Blake Newton, UK Extension Entomologist
In the news today: the guitarist for heavy-metal band Slayer (a band that became famous in the 1980s for--among other things--pioneering a style of incredibly fast double-bass drumming) has been diagnosed with a form of flesh-eating disease. In news reports (like this one from the Toronto Sun), it has been speculated that the disease was caused by a spider bite.
While it is possible that the wound was caused by a spider bite, it was probably caused by something else. Over the last twenty-years or so, spiders like the brown recluse have gotten a nasty reputation, and they are often blamed for causing necrotic (that is: flesh-eating) wounds. While some studies have shown that these spiders ARE capable of causing such wounds, other, more recent studies show that these spiders probably do not bite people very often, and that necrotic wounds are usually caused by bacterial infections.
You can read more about the myths and misconceptions about the brown recluse and other spiders at Rick Vetter's website at the University of California-Riverside:
I'm going to call Rick the Spider-Myth Slayer. He has been working with brown recluses and other spiders for many years, and he has gathered voluminous evidence (from experiments, surveys, and literature searches) which suggests that brown recluses and other spiders probably don't cause many necrotic wounds. One of the most compelling pieces of evidence: while the brown recluse lives only in the central part of the U.S., brown-recluse bites are diagnosed by physicians all over the U.S.
When I preach about this subject, people often think that I am sticking up for brown recluse spiders. I'm a spider-hugger, right? This is only partially true. Sure--as an entomologist, I like spiders, and I feel bad when they are needlessly killed. But spiders are not the primary causality of the brown-recluse myth. The truth is: within their range, brown recluses can be VERY common. There is no way that people could wipe them out, even if they wanted to. No, I worry about these myths because they can cause people to become very afraid of spiders. They become so scared that they are uncomfortable inside their own homes. I think this is very unfortunate. I'm around these spiders all day, and there are few things that I find less frightening. They are not aggressive, they don't like to be around people, and most scientific evidence indicates that they don't cause many bites, even when they live (sometimes, by the hundreds!) inside homes. I was staying in someone's home in Oklahoma recently. Oklahoma is in the heart of brown-recluse territory. The brown recluses were so common in the home that you could see them on the walls at night (see picture below, taken with my phone camera at about 10pm). It didn't bother me in the slightest. No one in the house has even been bitten by a spider, by the way.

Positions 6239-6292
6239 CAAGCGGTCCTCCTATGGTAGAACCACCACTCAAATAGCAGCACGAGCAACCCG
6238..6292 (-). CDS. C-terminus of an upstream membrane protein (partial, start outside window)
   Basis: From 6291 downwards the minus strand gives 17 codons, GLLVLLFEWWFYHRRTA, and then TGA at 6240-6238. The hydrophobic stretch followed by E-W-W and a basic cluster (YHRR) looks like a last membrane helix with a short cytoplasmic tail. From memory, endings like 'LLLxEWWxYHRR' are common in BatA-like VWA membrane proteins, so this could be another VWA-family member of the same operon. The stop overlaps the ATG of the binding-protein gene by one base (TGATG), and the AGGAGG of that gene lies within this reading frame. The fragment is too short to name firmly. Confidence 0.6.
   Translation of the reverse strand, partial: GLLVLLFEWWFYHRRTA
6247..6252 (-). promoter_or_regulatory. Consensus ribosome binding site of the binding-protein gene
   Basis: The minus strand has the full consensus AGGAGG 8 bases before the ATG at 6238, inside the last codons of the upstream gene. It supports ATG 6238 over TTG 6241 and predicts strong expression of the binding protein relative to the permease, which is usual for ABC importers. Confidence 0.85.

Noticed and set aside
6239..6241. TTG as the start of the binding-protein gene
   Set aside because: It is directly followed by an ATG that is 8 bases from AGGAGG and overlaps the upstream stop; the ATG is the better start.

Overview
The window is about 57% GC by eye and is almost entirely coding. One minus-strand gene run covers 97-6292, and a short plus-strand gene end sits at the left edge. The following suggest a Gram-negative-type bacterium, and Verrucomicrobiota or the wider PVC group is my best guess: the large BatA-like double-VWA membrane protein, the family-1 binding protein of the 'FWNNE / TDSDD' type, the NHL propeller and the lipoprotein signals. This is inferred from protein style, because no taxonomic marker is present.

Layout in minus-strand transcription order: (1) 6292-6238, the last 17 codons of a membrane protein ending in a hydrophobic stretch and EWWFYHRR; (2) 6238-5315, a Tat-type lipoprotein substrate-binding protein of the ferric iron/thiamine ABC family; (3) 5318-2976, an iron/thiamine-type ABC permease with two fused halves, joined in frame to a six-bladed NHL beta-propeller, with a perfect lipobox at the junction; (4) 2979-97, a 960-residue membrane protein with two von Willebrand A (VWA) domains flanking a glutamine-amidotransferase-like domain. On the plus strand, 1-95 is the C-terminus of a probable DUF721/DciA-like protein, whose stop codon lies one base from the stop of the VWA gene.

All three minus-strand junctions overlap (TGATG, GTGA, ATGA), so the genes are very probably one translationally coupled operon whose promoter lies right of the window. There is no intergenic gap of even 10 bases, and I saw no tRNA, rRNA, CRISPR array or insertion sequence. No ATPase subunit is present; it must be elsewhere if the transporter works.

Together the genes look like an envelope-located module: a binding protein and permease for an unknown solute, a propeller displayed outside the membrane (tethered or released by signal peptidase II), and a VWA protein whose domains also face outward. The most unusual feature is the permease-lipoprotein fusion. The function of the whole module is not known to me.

It is important to add that, while I'm not scared of brown recluse spiders, I am cautious around them. When I feed the ones in our lab, I make sure that I never touch them, and that they cannot escape. So if you see them around, keep your distance. And if you have a bunch of them in your home (unlikely in most parts of Kentucky), you may consider contacting a pest-control professional. But what you should not do is become frightened. These spiders are very unlikely to cause a problem.
Back to Jeff Hanneman, the guitarist for Slayer. Whatever caused his illness, I hope that he has a speedy recovery. I also hope that when he recovers, he does not become fearful of brown recluses and other spiders. Fear can kill happiness, but it can't stop wounds, whether they're caused by spider bites, bacterial infections, or head-bangin'!
Read more about Brown Recluse Spiders in our online factsheet.